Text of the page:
Wow, another amazing day at the graveyard, two new members came along to try out. They were Ronan and Caelan, who seemed to enjoy themselves, fingers crossed they will come back (They did!).
As always we had a lot of interest in what we are doing from people who were visiting the abbey and graveyard. People often ask what we are doing, and why kids are doing it! Others are interested because they see all of the gravestones. I don’t think people understand what is on their doorstep. People are amazed the children can get involved with archaeology and are surprised about the project. They often have lots of questions so here is a little bit of the history as to why we are doing the dig and what we find.
The graveyard has been in use for about 800 years and there are records that show by the mid-1600s that the Kirkyard had become very marshy and swampy and would flood during heavy rain. All of this water resulted in the ground becoming uneven and caused some of the gravestones to sink. Over a number of years drainage works were carried out and this appears to have sorted the problem. Records also show that the Kirk Session had ordered that all headstones had to be laid flat on the ground as they thought it would be easier to carry bodies through the Kirkyard to where they were to be buried. Maybe this was also an indication of how uneven the ground was at this time. This rule of having flat stones continued until 1869.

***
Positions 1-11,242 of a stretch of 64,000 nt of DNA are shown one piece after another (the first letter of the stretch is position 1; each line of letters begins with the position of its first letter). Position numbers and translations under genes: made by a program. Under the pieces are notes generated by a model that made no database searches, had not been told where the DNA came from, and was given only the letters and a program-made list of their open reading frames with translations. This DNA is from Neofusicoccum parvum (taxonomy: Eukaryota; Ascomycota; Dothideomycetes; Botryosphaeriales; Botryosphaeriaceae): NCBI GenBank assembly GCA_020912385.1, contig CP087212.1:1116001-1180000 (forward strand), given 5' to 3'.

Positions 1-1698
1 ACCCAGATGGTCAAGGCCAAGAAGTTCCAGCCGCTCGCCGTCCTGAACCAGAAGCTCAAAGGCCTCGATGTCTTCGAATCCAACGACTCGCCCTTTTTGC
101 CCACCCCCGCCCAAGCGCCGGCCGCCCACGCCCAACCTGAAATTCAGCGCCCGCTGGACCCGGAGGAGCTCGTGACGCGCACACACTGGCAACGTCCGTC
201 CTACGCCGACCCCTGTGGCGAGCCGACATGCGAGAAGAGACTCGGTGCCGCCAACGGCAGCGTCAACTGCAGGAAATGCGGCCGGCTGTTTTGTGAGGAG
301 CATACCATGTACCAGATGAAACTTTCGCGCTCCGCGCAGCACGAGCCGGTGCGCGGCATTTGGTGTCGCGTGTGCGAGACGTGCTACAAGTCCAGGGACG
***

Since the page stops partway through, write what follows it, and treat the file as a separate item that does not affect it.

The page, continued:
In 1927 the graveyard superintendent got material to level the Kirkyard from a site in Dunfermline. From our dig it would appear that this material was mostly rubbish with pieces of roof tiles, rubble, glass and broken pottery with pockets of Oyster shells and ash from fires. Maybe in 1927 they were not concerned about preserving history as they just covered over any gravestones that were below the level which they filled too.
Our project is to try and find the gravestones that had been covered so that we can record the stones and have some research done to find out more about the people buried in the graveyard. As we dig to find the stones we get lots of great finds from all the rubbish that has been used to fill in the graveyard. We find lots of small items such as clay pipe stems, buttons and even a thimble and as we are in a graveyard we also come across lots of bones and teeth! This gives us a chance to look at the diets of the people who died and also look for any diseases or malnutrition as they show in the bones (see Alexander’s post).